The Autism Autobiography is a growing subgenre (if one is allowed to call it such), one filled with adventure and peril and humorous anecdotes and a fair dose of information [and other marketing buzzwords]. From John Elder Robinson’s memoirs of building cars and guitar-designing for KISS to Ido Kedar’s progression from a student in severally restricted special education classes that did not meet his intellectual needs to an honors student in high school, people on the spectrum have written and are writing about their lives, often both chaotic and rewarding, and have aimed and are aiming to give readers some insight into what it is for an individual to be autistic.
Asperger’s On The Inside by Michelle Vines is a fairly recent addition to this class of books (published April 8th, 2016), and I dare say that it is a welcome addition.
The book has a lot of charm. It’s question-and-answer format, in which Michelle poses a question about her life as a schoolgirl, as an engineer, as a wife, a mother, a friend, an Australian navigating the United States, and a freelancer or about Asperger’s and then proceeds to answer it, and it’s personality-heavy narration give the reader the impression that they are having a private discussion with Michelle in a quiet and cozy coffee shop (one with ideal sensory outputs). She makes note of her narrative quirks and embraces them, at one point poking fun at how she starts the chapter about relationships (Chapter 8 ) stating that she doesn’t have much to say on the topic…and then proceeds to spend 10 paragraphs talking about relationships. She takes herself seriously enough to believe that what she is saying has merit but not so seriously as to not allow for light-heartedness or the admission that her own experiences do not apply to everyone. Her writing style is laid-back and casual, but not at all lazy. She mentions her having Asperger’s a lot, which may come across as needlessly repetitive to some, but then, duh, it’s a book about Asperger’s written by someone with Asperger’s. Her train of narrative thought does jump around a bit at times, sometimes straying to talk about loosely related topics: this did not bother me, personally, because my own thought process is rather jumpy (as you can probably tell from this blog), but some may find it a bit erratic. I can assure you, though, that if you follow those loose threads, they will be woven together eventually into something cohesive and, at least in my opinion, actually pretty enjoyable.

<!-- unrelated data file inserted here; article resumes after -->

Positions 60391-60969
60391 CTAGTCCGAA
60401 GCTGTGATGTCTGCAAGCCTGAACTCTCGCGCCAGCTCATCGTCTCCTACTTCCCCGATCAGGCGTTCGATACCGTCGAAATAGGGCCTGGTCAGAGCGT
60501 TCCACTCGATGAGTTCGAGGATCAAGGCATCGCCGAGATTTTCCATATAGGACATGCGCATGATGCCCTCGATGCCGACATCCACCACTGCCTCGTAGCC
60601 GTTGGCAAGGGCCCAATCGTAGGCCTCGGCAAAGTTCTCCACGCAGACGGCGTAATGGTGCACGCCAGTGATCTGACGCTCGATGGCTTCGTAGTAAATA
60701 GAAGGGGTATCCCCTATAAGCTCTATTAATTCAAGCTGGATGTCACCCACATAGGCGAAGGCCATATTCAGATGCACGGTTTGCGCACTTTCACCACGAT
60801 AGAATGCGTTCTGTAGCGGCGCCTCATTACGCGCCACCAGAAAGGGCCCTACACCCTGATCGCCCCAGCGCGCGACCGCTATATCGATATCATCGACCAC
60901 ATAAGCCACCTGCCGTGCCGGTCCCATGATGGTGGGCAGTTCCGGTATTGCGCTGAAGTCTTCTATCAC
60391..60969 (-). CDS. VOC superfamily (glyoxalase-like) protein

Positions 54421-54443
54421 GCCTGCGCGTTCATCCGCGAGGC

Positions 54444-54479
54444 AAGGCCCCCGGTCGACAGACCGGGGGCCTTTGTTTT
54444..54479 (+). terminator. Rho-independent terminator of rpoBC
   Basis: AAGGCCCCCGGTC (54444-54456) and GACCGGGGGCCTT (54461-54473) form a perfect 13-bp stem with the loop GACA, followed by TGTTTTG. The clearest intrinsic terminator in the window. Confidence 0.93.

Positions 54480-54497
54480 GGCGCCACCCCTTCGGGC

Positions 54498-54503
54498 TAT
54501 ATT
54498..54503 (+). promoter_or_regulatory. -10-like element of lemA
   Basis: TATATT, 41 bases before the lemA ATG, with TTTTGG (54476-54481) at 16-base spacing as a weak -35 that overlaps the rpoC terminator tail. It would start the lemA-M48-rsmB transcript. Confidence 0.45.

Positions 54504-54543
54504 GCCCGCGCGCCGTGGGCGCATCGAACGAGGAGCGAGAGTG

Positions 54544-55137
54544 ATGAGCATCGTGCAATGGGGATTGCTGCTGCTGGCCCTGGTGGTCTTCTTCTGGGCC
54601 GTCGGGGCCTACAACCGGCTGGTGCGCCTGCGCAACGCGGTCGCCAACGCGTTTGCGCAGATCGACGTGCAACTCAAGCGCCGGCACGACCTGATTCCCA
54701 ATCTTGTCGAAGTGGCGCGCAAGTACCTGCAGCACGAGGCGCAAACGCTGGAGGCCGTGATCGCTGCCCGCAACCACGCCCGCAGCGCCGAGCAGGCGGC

There’s something almost Ellen DeGeneres-like about her friendly and almost whimsical approach to her story.
It’s also a pretty informative, but not exactly in the same way as Tony Attwood’s The Complete Guide To Asperger Syndrome. She delays giving the obligatory DSM layout of Asperger’s until Chapter 35 (the chapters are pretty short, though, so the book isn’t as unbearably long as this may make it seem), and while she does cover all the basics, such as “Hyperfocus” (Chapter 7) and ”Sensory Overstimulation” (Chapter 15), she also focuses on more personal, less textbook-esque matters as “AS On Fashion And Shopping” (Chapter 11) and “Acting the NT Part And Feeling ‘Fake’” (Chapter 47). She spends a good bit of space talking about her Asperger’s in relation to her femaleness, using a brilliant example with conversations about couches (Chapter 29, which is one of my favorite chapters in the entire book) to further this point. As a fellow female spectrumite, I found this affirming and refreshing. She explains her difficulties with the workforce over several chapters and eventually explains how her own approach–not a typical one, perhaps, but a necessary one–allows her to be happier and healthier overall.
And then there’s the public service announcement about the Xing in Chapter 53. Heed that chapter particularly well.
In conclusion, if you’re looking for a clinical guidebook to Asperger’s, this is probably not the book that you’d want to use; if you’re looking for a book about one specific woman trying to explain how Asperger’s influences her own life, if you’re looking for a story of one particular female trying to find her place in the gender-sharpened world around her, if you’re looking for something to make you smile and occasionally stare into space and contemplate society and life, then I say that this is something worth reading. It’s a cute book that has a lot of important messages to share.
[P.S. There are a few chapters that discuss an individual named “Paula.” I don’t even know if that is the woman’s real name–names were changed for privacy and whatnot–but if it is, I absolutely promise you that I am not that individual. Though she does seem to be a welcome edition to the collection of Paula’s. ]